The CrucibleBy Arthur MillerACT I: Scene 1SETTING: A bedroom in Reverend Samuel Parris‘ house, Salem, Massachusetts, in theSpring of the year, 1692. As the curtain rises we see Parris on his knees, beside a bed.His daughter Betty, aged 10, is asleep in it. Abigail Williams, 17, ENTERS.ABIGAIL: Uncle? Susanna Wallcott‘s here from Dr. Griggs.PARRIS: Oh? The Doctor. (Rising.) Let her come, let her come.ABIGAIL: Come in Susanna.(Susanna Walcott, a little younger than Abigail, enters.)PARRIS: What does the doctor say, child?SUSANNA: Dr. Griggs he bid me come and tell you, Reverend sir, that he cannotdiscover no medicine for it in his books.PARRIS: Then he must search on.SUSANNA: Aye, sir, he have been searchin‘ his books since he left you, sir, but he bidme tell you, that you might look to unnatural things for the cause of it.PARRIS: No-no. There be no unnatural causes here. Tell him I have sent for ReverendHale of Beverly, and Mister Hale will surely confirm that. Let him look to medicine, andput out all thought of unnatural causes here. There be none.SUSANNA: Aye, sir. He bid me tell you.PARRIS: Go directly home and speak nothin‘ of unnatural causes.SUSANNA: Aye, sir, I pray for her. (Goes out.)ABIGAIL: Uncle, the rumor of witchcraft is all about; I think you‘d best go down anddeny it yourself. The parlor‘s packed with people, sir.--I‘ll sit with her.PARRIS: And what shall I say to them? That my daughter and my niece I discovereddancing like heathen in the forest?!ABIGAIL: Uncle, we did dance; let you tell them I confessed it. But they‘re speakin‘ ofwitchcraft; Betty‘s not witched.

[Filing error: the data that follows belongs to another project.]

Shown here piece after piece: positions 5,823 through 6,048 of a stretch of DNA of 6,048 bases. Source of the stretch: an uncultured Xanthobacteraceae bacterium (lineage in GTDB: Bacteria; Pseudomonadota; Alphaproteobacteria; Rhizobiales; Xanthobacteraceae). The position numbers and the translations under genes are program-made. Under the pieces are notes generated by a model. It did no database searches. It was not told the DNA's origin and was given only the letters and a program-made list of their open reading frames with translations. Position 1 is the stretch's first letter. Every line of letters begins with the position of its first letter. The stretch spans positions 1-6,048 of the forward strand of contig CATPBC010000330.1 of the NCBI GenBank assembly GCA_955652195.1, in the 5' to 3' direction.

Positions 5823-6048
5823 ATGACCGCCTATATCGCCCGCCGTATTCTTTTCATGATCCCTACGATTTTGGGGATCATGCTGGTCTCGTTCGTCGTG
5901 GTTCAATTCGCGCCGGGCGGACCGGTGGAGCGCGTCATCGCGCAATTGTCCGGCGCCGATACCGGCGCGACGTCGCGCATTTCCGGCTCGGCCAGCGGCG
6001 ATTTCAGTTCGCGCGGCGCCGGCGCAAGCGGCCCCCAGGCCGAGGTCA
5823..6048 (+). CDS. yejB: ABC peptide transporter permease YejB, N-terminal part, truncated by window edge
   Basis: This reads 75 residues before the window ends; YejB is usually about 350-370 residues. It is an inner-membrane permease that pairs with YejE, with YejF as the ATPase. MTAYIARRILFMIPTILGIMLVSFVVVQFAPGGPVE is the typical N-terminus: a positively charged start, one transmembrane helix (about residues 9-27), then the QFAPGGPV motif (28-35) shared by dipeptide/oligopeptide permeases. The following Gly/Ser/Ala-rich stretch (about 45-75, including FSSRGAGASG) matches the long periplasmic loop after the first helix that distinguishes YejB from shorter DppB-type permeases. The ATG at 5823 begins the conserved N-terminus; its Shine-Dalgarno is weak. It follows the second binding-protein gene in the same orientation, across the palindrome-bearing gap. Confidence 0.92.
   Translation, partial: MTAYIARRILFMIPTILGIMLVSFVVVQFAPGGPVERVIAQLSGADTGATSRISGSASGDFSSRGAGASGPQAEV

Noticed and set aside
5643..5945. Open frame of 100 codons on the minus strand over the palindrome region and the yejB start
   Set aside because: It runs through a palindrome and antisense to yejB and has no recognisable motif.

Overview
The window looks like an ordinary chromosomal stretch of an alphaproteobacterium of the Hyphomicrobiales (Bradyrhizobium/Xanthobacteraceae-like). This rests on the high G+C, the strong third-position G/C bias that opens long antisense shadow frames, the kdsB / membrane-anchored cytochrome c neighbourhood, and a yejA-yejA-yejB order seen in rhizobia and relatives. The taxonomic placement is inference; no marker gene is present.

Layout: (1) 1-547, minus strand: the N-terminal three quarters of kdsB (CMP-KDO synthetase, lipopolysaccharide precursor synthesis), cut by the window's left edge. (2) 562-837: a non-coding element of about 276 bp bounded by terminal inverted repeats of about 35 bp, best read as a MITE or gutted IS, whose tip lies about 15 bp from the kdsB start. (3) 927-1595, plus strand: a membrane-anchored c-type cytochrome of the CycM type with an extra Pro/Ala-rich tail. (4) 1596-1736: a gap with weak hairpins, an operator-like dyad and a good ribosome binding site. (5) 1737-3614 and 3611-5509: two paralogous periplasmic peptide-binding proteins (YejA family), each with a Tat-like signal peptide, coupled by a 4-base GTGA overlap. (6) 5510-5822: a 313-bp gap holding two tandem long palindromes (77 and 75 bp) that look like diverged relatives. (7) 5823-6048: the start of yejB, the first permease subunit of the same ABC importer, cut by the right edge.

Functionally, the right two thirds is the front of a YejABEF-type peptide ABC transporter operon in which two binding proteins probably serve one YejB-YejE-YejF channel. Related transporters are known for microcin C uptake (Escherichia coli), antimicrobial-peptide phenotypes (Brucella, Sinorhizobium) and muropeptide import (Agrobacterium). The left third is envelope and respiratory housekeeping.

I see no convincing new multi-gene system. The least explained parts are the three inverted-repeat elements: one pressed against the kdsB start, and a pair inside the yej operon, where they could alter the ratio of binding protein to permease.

PARRIS: Abigail, I cannot go before the congregation when I know you have not beenopen with me. What did you do with her in the forest?ABIGAIL: We did dance, Uncle, and when you leaped out of the bush so suddenly,Betty was frightened and then she fainted. And there‘s the whole of it.PARRIS: Child. Sit you down. Now look you, child-if you trafficked with spirits in theforest, I must know it, for surely my enemies will, and they‘ll ruin me with it Abigail, do you understand that I have many enemies?ABIGAIL: I know it, Uncle.PARRIS: There is a faction that is sworn to drive me from my pulpit. Do you understandthat?ABIGAIL: I think so, sir.PARRIS: Now then-in the midst of such disruption, my own household is discovered tobe the very center of some obscene practice. Abominations are done in the forest ABIGAIL: It were only sport, Uncle!PARRIS: I saw Tituba waving her arms over the fire when I came on you; why were shedoing that? And I heard a screeching and gibberish comin‘ from her mouth ABIGAIL: She always sings her Barbados songs and we dance.PARRIS: I cannot blink what I saw, Abigail-for my enemies will not blink it. And I thoughtI saw a .someone naked running through the trees!ABIGAIL: No one was naked! You mistake yourself, Uncle!PARRIS: I saw it! Now tell me true, Abigail. Now my ministry‘s at stake; my ministry andperhaps your cousin‘s life .whatever abomination you have done, give me all of itnow, for I dare not be taken unaware when I go before them down there.ABIGAIL: There is nothin‘ more. I swear it, Uncle.PARRIS: Abigail, is there any other cause than you have told me, for Goody Proctordischargin‘ you? It has troubled me that you are now seven months out of their house,and in all this time no other family has called for your service.ABIGAIL: They want slaves, not such as I. Let them send to Barbados for that, I will notblack my face for any of them!(Enter Mrs. Ann Puttnam. She is a twisted soul of forty-five, a death-ridden woman,haunted by dreams.)PARRIS: Why, Goody Putnam, come in.ANN: It is a marvel. It is surely a stroke of hell upon you